Published: Wednesday, 24 Jul 2013 | 3:02 PM ET
Gas prices are displayed at a USA Gasoline station in Los Angeles, California.
Gasoline costs in the U.S. could fall as much as 30 cents a gallon if lawmakers would repeal a controversial shipping law, industry experts say.
The longstanding Jones Act—a section of The Merchant Marine Act of 1920—which requires any ship that carries goods or commodities in U.S. waters be American made, owned, operated and carry a U.S. flag, is being highlighted by one oil CEO as a reason behind the high price of gasoline in the U.S. and particularly in Florida.
“If foreign owned and flag ships were able to carry gasoline in US waters, the price of gasoline in the North East and in Florida could be 20 to 30 cents lower,” Joe Petrowski, CEO of Gulf Oil, said.
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Petrowski added it also makes environmental sense.
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“This goes beyond gasoline,” he said. “Consumer products which are transported by trucks could also be shipped on U.S. waters, which would ease congestion on roads, reduce emissions and save money.”
Vessels made in the United States are more than triple the price tag of their international competitors.
A mid-sized product tanker called an MR Tanker costs $130 million in the United States versus $34 million in Korea, and a 4800 TEU (20-foot equivalent unit) container ship would have a price tag of $200 million in the U.S. vs. $46 million in South Korea, according to Marine Money International.
Shipping insiders say the “American Made” mandate has had a negative impact on the U.S. transportation system.
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“The high cost of U.S. ship construction coupled to the Jones Act’s absolute prohibition on the importation of foreign-built vessels has led to an inefficient major domestic transportation market sector saddled with an artificial shortage of ships, while the world is actually well supplied with modern and safe tonnage.” said Michael Hansen, president of the Hawaii Shippers Council.
The council has its own reform proposal addressing the impact of the Jones Act on Alaska, Guam, Hawaii and Puerto Rico.
This is not the first time the price tag of the Jones Act has been talked about.
Ed Morse, chief commodity analyst at Citigroup, has said publicly the Jones Act adds between $6 and $8 a barrel to transport costs. Morse has said that based on his calculations, it’s often cheaper for a Gulf Coast refiner to send gasoline to Brazil than to New York.
Per Heidenreich of private investment company Heidenreich Enterprise said that while he has no personal knowledge of how Petrowski came up with his calculations, he doesn’t disagree and stressed the price of gasoline is also being jacked up in California.
(Read more: CFTC charges energy trading firm with ‘spoofing’)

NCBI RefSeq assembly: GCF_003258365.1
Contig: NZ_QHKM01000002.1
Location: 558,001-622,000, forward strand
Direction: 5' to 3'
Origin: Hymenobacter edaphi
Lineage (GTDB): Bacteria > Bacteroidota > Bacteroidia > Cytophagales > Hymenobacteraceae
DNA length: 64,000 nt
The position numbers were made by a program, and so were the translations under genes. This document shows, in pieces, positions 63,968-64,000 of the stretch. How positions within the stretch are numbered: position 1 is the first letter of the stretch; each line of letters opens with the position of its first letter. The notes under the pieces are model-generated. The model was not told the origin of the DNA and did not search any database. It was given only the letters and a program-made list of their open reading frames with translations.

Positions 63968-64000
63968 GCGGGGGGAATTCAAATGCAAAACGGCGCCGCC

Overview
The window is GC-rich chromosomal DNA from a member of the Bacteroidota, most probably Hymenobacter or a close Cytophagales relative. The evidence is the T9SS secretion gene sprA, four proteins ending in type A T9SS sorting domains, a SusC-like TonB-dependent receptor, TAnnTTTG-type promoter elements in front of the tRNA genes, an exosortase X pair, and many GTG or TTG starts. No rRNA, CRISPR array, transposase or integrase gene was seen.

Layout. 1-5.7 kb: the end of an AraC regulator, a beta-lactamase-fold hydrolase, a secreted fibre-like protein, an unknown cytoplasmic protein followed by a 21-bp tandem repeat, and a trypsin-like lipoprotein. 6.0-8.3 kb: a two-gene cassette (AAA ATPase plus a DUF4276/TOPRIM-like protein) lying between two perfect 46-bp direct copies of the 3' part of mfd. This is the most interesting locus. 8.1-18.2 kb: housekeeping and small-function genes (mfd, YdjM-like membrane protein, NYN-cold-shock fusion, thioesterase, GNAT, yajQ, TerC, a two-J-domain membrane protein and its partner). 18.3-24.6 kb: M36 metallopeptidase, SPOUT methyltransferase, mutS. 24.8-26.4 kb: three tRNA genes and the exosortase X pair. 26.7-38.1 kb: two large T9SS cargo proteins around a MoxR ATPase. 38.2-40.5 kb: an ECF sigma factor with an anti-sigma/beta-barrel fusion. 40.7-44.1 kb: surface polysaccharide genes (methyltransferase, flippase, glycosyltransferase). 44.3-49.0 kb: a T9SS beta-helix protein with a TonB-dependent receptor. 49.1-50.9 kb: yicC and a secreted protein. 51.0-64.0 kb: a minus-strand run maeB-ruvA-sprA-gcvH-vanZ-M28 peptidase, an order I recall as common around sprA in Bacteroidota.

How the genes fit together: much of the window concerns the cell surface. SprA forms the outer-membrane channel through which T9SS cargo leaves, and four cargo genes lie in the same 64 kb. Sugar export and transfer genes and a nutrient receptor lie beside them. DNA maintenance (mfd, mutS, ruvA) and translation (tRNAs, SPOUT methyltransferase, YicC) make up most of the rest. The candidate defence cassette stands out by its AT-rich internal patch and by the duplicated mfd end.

“I will not doubt his calculations considering the domestic freight on tankers have increased on time charter basis to about $100,000 per day (compared to foreign-flag equivalent ships that earn about $12,000 per day),” Hedenreich said.
“There are also 17 or so Jones Act tankers that carry crude from Alaska to California that add to the cost of energy at the pump in California,” he continued. “With Exxon’s two new buildings under construction at Aker Philadelphia Shipyard at cost in excess of $200 million each, tankers that will replace old Jones Act tankers in the Alaskan/California trade this will sure increase the price at the pump in California.”
Supporters of the Jones Act vehemently disagree with those who blame higher gasoline prices on the Jones Act.
Michael Roberts, senior vice president and general counsel of Crowley Maritime, noted that domestic shipping capacity is higher now than a year ago.
“This would tend to drive gasoline prices lower, not higher,” Roberts said.
He also noted that marine transportation makes up a tiny fraction of the overall cost of gasoline.
The incremental cost of using American vessels and crews in U.S. domestic trade is also very small, “more like a tenth of a penny per gallon at the pump. I just don’t see any truth in those numbers.”
The price of fuel expands beyond the pump.
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The American Conservative
Jonesing for Relief from Port Protectionism
Jacksonville, Florida, brings in coal from Colombia rather than West Virginia. Livestock farmers in Texas buy grain from Argentina instead of from America. Puerto Rico’s port at San Juan is losing shipping volume, even as the Port of Kingston in Jamaica is gaining it.
Why? Because an antiquated maritime law, the Jones Act, requires that all transport of cargo between two United States ports be carried by ships that are U.S.-owned, U.S.-built, U.S.-manned, and flagged in the United States.
That is, a ship from South Korea cannot go to Hawaii and then to San Fransisco. Foreign ships could not help with the BP oil spill cleanup without waivers.
William Keli’i Akina, the president of the Hawaiin think tank the Grassroots Institute, likens the law to a hostile blockade against Hawaii and Puerto Rico. But the vested interests that defend it—U.S. vessel owners, shipyards, unions, overland transporters—are so powerful that the last five presidents have all vocally supported it. Don’t expect repeal any time soon.
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